• Diversity and inclusion and cross- cultural counselling Cross-cultural counselling Initial attempts to articulate cross-cultural counselling approaches were conceptualized from the perspective of dominant culture counsellors relating to the culturally different and being culturally sensitive At the conference of a national counselling association last year, several participants commented that the field still largely approaches this from the standpoint of the dominant culture
  • Slide 15
  • Diversity and inclusion and cross- cultural counselling Cross-cultural counselling Office practice is seen as the model, and we extrapolate to figure out what to do in community based settings Although we are of the dominant culture, we are guests in the schools where we work. The metaphors from which we operate (anthropologist, missionary, traveler, tourist) are not quite fitting
  • Slide 16
  • Mental health Originally an individualistic, modernist discourse that underemphasized or ignored context, community, and collectivism Community Mental Health Oriented to keeping people struggling with chronic mental health problems out of institutions. Mental Health Capacity Building: From the description of this project The thirty-one sites address the capacity building and risk reduction service components in selected at-risk communities (italics mine).
  • Slide 17
  • Mental health Resiliency (and its cousins Strength- Based, Positive Psychology, and Character Education): A step in the right direction to focus on whats going right. Reifies resiliency factors, strengths, positive character traits, etc. As a function of logical type, we must therefore reify pathologies If character strengths reside within persons, as opposed to being a function of relational patterns and linguistic constructions, so must pathologies and deficits
  • Slide 18
  • Islam and the World Take five minutes and chat with your neighbor about reaction to the phrase Islam and the world. Islam is not monolithic: In our schools, 30+ countries of origin of students Arabic, sub-Saharan African, south Asian, Asian, Caucasian Arabic, Urdu, Somali, Persian/Farsi are predominant languages
  • Slide 19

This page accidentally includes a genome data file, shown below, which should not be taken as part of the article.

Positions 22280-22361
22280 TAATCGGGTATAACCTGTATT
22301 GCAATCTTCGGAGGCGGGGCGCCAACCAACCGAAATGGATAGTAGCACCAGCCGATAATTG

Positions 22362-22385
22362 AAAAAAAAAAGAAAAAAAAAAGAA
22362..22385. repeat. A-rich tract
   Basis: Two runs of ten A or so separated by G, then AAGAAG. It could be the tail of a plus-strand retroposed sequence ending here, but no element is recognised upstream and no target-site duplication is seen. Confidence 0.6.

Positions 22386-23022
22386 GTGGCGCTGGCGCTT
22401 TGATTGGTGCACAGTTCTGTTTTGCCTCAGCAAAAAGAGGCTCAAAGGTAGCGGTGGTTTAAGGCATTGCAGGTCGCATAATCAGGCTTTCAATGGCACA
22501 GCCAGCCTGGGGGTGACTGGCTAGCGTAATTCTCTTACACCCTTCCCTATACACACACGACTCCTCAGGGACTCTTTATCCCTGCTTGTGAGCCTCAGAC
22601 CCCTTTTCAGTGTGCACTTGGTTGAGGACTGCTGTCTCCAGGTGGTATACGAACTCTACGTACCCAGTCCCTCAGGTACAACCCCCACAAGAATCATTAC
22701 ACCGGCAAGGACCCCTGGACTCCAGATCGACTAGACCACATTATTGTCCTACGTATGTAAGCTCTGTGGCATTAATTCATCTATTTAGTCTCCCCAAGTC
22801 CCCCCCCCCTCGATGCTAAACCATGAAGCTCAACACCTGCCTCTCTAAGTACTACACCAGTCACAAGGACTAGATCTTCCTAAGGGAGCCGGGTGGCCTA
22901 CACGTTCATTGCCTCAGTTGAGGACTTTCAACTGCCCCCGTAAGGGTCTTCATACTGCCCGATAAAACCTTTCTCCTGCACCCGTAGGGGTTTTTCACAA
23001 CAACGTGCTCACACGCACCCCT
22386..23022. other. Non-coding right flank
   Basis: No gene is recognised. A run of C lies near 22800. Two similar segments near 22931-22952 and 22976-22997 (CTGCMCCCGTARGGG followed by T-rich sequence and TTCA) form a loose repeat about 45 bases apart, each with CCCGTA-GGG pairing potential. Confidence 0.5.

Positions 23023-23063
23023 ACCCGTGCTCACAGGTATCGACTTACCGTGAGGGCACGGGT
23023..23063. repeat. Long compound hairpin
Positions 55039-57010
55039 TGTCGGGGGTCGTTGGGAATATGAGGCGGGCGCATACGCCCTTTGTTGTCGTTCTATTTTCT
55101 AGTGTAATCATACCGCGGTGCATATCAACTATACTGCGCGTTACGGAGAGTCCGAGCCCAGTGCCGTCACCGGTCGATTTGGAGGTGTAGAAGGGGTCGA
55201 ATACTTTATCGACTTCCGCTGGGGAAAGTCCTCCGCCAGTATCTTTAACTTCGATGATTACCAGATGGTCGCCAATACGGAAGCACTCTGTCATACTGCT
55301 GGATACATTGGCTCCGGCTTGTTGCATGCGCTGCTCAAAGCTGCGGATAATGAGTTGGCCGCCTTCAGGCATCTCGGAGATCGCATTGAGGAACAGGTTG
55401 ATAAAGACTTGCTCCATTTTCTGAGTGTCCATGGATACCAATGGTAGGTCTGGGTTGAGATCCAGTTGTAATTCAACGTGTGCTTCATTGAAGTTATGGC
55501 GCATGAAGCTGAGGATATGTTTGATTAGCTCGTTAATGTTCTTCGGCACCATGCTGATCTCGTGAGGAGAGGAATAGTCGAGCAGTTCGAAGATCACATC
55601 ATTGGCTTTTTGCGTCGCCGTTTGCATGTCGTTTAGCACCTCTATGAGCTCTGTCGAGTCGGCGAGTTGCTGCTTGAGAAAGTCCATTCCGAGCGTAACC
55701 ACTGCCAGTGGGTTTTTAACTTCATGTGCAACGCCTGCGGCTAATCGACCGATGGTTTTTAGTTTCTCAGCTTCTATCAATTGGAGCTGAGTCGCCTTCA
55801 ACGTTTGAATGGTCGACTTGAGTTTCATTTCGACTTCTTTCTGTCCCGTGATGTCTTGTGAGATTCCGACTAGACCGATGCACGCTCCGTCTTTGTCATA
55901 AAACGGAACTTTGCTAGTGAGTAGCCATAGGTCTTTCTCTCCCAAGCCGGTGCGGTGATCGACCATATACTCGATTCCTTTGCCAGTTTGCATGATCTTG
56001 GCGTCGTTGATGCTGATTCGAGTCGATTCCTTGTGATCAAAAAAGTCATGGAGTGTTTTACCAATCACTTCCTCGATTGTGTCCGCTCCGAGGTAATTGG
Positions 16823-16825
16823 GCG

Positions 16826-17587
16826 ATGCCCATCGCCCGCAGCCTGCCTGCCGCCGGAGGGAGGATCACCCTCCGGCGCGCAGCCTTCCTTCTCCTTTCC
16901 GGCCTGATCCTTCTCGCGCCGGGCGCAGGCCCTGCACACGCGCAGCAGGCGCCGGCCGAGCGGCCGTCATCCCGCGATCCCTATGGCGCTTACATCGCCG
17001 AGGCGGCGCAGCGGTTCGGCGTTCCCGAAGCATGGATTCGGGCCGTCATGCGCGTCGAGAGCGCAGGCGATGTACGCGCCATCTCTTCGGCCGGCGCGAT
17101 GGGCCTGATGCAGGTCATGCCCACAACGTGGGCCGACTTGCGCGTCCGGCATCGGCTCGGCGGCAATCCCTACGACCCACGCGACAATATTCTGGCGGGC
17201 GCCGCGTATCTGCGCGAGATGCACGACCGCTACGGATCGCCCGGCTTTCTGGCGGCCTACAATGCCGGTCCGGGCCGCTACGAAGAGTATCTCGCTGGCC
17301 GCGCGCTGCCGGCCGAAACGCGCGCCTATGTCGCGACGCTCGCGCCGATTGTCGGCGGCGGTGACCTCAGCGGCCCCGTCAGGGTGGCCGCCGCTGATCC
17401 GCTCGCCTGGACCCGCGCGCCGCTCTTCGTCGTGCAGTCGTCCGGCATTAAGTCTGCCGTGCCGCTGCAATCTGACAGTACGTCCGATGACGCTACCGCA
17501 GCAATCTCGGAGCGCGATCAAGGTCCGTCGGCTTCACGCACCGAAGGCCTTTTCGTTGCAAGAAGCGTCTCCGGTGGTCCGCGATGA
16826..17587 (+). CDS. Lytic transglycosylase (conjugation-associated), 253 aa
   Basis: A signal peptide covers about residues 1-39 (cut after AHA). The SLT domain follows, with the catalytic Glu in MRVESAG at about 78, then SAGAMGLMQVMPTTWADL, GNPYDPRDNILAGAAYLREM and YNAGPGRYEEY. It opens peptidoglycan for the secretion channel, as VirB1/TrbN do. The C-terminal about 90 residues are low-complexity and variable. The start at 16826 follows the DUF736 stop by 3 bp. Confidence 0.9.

• Islam and the World Islam is much misunderstood, exoticized in a negative way, and pathologized This cartoon appeared in the Montreal Gazette after an article reported that a women was asked to leave a publicly funded French language class because she would not remove her niqab.
  • Slide 20
  • Islam and the World A cultural/discursive context exists for the maintenance of stereotypes and the perpetuation of polarization that overwhelms conversations with the potential to construct new understandings
  • Slide 21
  • Islam and the World Accordingly, thin descriptors like: terrorist radical enemy subjugating of women separatistic I know one. Hes normal crowd out alternative understandings, like:
  • Slide 22
  • Islam and the World spiritual respectful of women feminist family oriented inclusive advocating for social justice embracing Canada as fully participating citizens
  • Slide 23
  • Project Description Possible pilot project funding afforded us the opportunity to develop a program for a high needs school population Because we (service providers and Independent Schools Association) already had a relationship with both schools, we initiated a conversation with them about seeking this funding
  • Slide 24
  • Parameters of Funding Salamon, Grevelius, & Andersson, 1993: The AGS Commission Model: Presented commission > hypothetical commission Primary commission vs. secondary commission
  • Slide 25
  • Appreciative Inquiry Using Appreciative Inquiry, the following assumptions guided our development process In every human situation, something works What we focus on becomes our reality Reality is created in the moment and there are multiple realities The language we use shapes our reality The act of asking questions influences the outcome in some way
  • Slide 26
  • Appreciative Inquiry People have more confidence going into the future (unknown) when they carry forward parts of the present (known) If we carry parts of the past into the future, they should be what are best about the past It is important to value differences
  • Slide 27
  • Appreciative Inquiry The 4-D Cycle Dream: What might be? Envisioning Results Design: What should be - the ideal? Co-constructing Deliver: How to empower, learn, and adjust/improvise? Sustaining Discover: What gives life? Appreciating
  • Slide 28
  • Dream: What might be? Design: What should be - the ideal? Eight consultation meetings with parents, schools boards, mental health professionals familiar with the community:Parents: Someone to help our kids transition to new schools Help to figure out how to get kids to be successful in Canada and to be faithful Muslims
  • Slide 29